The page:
Georg Wilhelm Friedrich Hegel


Georg Wilhelm Friedrich Hegel
Georg Wilhelm Friedrich Hegel


August 27, 1770 Stuttgart, Württemberg November 14, 1831 (aged 61) Berlin, Prussia Germany German 19th-century philosophy Western Philosophy German idealism Founder of Hegelianism Historicism Precursor to German Historism Logic · Aesthetics · Religion Philosophy of history Metaphysics · Epistemology Political philosophy Absolute idealism · Dialectic Sublation · Master/slave


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Georg Wilhelm Friedrich Hegel


G. W. F. Hegel
People Immanuel Kant Johann Wolfgang von Goethe Johann Gottlieb Fichte Friedrich Hölderlin Friedrich Schelling Arthur Schopenhauer Søren Kierkegaard Baruch Spinoza Works Phenomenology of Spirit Science of Logic Encyclopedia Philosophy of Right Philosophy of History Schools Hegelianism Absolute idealism British / German idealism Dialectic Master–slave dialectic Related topics Right Hegelians Young Hegelians The Secret of Hegel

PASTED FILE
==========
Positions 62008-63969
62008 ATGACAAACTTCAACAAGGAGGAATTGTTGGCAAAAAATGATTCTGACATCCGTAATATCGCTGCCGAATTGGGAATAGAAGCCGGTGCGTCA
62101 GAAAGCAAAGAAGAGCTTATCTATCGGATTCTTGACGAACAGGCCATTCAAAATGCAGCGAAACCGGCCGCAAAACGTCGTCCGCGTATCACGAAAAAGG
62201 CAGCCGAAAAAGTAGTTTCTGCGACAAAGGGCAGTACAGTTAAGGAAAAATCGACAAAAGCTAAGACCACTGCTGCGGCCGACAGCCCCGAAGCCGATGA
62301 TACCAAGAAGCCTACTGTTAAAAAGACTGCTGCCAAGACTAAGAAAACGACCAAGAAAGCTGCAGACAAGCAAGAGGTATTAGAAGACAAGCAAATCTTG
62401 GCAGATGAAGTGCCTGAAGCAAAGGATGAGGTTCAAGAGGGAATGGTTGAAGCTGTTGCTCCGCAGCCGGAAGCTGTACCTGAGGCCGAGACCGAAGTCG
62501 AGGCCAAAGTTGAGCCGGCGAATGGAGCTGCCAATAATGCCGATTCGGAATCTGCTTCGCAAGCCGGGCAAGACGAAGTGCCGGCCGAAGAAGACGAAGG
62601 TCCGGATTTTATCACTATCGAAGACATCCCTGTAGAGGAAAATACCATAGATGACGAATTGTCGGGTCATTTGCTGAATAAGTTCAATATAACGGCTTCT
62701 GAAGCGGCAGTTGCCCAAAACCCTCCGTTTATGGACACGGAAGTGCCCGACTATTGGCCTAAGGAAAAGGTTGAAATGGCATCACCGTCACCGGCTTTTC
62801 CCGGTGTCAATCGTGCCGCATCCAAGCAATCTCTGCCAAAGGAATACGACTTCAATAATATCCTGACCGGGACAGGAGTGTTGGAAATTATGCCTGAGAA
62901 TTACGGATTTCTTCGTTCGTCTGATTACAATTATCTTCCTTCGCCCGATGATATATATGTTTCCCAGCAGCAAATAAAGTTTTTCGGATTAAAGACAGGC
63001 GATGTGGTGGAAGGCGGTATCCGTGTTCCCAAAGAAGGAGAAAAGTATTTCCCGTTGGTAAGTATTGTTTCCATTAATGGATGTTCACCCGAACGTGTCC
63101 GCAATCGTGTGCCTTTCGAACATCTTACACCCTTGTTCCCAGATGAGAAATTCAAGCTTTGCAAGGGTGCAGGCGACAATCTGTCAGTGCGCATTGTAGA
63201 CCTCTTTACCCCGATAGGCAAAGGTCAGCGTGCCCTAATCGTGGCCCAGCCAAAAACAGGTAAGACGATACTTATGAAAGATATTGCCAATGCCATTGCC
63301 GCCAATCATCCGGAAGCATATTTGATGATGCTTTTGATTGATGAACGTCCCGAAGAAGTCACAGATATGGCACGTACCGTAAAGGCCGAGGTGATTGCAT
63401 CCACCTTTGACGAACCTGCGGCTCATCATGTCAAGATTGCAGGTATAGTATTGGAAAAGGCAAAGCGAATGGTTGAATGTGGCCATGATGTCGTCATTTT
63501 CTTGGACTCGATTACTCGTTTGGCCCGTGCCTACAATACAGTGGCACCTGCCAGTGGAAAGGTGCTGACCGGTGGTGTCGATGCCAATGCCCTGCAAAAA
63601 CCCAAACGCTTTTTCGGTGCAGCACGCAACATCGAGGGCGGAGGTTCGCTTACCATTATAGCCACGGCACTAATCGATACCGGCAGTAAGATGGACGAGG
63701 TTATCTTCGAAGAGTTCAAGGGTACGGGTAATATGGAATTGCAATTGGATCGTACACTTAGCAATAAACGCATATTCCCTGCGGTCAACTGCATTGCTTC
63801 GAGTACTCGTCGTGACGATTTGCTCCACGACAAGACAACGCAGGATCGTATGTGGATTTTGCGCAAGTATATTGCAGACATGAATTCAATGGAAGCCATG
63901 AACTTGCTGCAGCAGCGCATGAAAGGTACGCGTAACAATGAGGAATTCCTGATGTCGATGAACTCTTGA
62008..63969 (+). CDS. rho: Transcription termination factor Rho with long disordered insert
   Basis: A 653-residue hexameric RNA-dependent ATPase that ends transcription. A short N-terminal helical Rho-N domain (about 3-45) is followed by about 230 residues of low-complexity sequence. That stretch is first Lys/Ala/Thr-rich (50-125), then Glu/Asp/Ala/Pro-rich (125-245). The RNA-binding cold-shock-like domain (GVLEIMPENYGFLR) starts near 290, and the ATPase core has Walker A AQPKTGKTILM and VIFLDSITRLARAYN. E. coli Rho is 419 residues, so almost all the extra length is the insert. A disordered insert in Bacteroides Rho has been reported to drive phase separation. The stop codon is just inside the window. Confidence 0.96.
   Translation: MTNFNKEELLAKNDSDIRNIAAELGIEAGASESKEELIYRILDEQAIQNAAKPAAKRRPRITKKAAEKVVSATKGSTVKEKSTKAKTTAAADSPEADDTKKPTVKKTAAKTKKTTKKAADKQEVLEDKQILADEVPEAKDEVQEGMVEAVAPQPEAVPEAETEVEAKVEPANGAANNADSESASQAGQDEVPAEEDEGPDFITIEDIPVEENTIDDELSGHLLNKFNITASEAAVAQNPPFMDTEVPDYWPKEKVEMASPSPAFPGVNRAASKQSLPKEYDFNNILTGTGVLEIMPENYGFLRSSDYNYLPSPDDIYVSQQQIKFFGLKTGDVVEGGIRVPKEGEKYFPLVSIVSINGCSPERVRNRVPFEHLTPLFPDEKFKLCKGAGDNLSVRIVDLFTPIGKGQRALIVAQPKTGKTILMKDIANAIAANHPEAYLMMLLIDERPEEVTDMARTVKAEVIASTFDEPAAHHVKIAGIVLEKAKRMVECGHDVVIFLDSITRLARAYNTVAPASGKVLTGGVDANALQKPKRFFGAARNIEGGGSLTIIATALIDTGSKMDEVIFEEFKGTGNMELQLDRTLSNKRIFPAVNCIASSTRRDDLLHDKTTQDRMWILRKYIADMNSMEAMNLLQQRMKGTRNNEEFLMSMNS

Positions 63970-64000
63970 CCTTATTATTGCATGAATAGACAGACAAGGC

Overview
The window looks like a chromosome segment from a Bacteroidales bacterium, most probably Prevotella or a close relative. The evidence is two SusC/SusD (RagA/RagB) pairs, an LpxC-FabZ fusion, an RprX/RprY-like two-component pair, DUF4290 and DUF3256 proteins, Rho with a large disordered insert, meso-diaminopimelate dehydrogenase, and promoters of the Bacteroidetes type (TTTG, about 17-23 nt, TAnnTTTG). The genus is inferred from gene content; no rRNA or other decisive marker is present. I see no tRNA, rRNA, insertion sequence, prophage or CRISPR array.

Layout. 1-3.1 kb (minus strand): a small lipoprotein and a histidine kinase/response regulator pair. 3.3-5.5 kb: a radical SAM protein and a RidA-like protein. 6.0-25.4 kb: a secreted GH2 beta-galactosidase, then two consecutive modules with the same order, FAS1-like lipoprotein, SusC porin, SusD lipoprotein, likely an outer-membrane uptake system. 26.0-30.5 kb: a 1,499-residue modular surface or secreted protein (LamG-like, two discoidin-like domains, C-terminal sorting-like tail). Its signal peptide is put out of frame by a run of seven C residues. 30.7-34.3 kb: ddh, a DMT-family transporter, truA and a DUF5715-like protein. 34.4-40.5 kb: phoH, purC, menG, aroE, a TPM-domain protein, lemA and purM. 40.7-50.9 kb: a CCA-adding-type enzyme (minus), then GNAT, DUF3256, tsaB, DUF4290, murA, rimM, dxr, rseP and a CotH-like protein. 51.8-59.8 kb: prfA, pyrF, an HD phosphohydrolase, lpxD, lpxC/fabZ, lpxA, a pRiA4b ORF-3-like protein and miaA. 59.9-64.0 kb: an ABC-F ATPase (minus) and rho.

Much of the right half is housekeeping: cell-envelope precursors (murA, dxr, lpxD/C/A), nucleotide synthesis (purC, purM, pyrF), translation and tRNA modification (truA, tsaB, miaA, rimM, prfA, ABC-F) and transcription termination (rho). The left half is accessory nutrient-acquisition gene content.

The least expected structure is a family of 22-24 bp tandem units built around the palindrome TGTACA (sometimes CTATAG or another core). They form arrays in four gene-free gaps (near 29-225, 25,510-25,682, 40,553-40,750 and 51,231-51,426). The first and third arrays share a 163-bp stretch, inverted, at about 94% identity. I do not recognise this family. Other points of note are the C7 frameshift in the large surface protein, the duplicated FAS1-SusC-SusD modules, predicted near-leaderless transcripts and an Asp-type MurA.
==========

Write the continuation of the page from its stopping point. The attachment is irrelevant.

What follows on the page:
Georg Wilhelm Friedrich Hegel (German: [ˈɡeɔɐ̯k ˈvɪlhɛlm ˈfʁiːdʁɪç ˈheːɡəl]; August 27, 1770 – November 14, 1831) was a German philosopher, and a major figure in German Idealism. His historicist and idealist account of reality revolutionized European philosophy and was an important precursor to Continental philosophy and Marxism. Hegel developed a comprehensive philosophical framework, or "system", of Absolute idealism to account in an integrated and developmental way for the relation of mind and nature, the subject and object of knowledge, psychology, the state, history, art, religion, and philosophy. In particular, he developed the concept

The birthplace of Hegel in Stuttgart, which now houses The Hegel Museum